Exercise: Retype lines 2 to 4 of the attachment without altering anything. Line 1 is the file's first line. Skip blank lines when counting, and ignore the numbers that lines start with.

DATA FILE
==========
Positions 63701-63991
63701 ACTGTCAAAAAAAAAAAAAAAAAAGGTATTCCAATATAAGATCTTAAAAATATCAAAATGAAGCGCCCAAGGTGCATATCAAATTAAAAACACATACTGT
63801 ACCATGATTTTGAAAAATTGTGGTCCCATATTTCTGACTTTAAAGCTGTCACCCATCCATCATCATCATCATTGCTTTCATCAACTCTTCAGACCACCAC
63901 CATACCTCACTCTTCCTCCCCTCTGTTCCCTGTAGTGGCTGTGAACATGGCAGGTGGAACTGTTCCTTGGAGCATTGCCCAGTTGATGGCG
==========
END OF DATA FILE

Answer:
63701 ACTGTCAAAAAAAAAAAAAAAAAAGGTATTCCAATATAAGATCTTAAAAATATCAAAATGAAGCGCCCAAGGTGCATATCAAATTAAAAACACATACTGT
63801 ACCATGATTTTGAAAAATTGTGGTCCCATATTTCTGACTTTAAAGCTGTCACCCATCCATCATCATCATCATTGCTTTCATCAACTCTTCAGACCACCAC
63901 CATACCTCACTCTTCCTCCCCTCTGTTCCCTGTAGTGGCTGTGAACATGGCAGGTGGAACTGTTCCTTGGAGCATTGCCCAGTTGATGGCG